Condom Use Increases Among Younger Generations
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Condom Use Increases Among Younger Generations

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Sofía Garduño By Sofía Garduño | Journalist & Industry Analyst - Tue, 02/14/2023 - 17:33

The Ministry of Health invited Mexico’s sexually active population to use condoms to protect themselves from sexually transmitted infections (STI) and prevent unplanned pregnancies. To promote its use, CENSIDA delivered over 29 million condoms to the Mexican population in 2022. 


Each Feb. 13, the world observes the International Condom Day (ICD) to raise awareness on the benefits of using this contraceptive and to encourage the population to use it for every sexual relation. The use of condoms is essential for public health. For example, its use has prevented 117 million new human immunodeficiency virus (HIV) infections, helping to fight the AIDS pandemic, according to UNAIDS. The ICD was founded in 2008 by the AIDS Healthcare Foundation to encourage the use of this contraceptive method. 


In Mexico, between 2018 and 2019, 83% of adolescent men and 70% of adolescent women used a condom during their first sexual intercourse. Meanwhile, 56% of men and 41% or women between 20 and 49 years old reported having used it when they started having sex, according to ENSANUT.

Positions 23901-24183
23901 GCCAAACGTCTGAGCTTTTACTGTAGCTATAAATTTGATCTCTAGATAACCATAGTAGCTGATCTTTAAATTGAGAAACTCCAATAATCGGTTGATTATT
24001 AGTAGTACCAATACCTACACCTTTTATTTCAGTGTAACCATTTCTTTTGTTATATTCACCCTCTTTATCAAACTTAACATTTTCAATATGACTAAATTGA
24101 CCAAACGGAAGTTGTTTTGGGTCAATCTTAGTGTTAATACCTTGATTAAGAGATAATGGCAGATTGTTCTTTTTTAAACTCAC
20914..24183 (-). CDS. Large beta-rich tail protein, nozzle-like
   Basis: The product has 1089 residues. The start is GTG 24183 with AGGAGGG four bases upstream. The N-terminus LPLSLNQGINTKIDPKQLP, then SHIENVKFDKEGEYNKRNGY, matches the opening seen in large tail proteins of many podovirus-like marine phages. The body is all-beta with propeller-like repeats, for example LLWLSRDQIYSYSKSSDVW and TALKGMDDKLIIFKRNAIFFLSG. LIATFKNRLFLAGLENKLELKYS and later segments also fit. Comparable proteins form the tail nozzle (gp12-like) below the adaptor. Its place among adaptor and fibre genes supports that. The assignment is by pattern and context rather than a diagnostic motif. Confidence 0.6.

The increased use of condoms among younger populations is essential for Mexico as the country has the highest rate of teen pregnancies in the OECD. In Mexico, one in every five births is attributed to a teen pregnancy. During the pandemic, pregnancies increased by 30% and about 8,876 girls under 14 years old got pregnant during isolation.


Aside from preventing pregnancies, the correct use of condoms prevents contagion of HIV and human papillomavirus (HPV). The latter is one of the most common infections of the reproductive system and it is linked to most cervical cancer cases, as reported by MBN.


Mexico is working to enhance equal access to information, education and contraceptive methods for reproductive health. The Ministry of Health acknowledges access to condoms as a right and offers them for free in some spaces such as outpatient centers for the prevention and care of AIDS and STI. Through CENSIDA, it also offers guidance on birth control, STI, HIV and hepatitis C. 


The Ministry of Health and the UN Population Fund (UNFPA) recently published a guide for the prescription of long-acting reversible contraception (LARC) methods for teenagers. The guide was published in observance of the National Day for the Prevention of Unplanned Pregnancy in Adolescents, which is part of the National Strategy for Preventing Teenage Pregnancy (ENAPEA) that aims to avert undesired pregnancies, as reported by MBN

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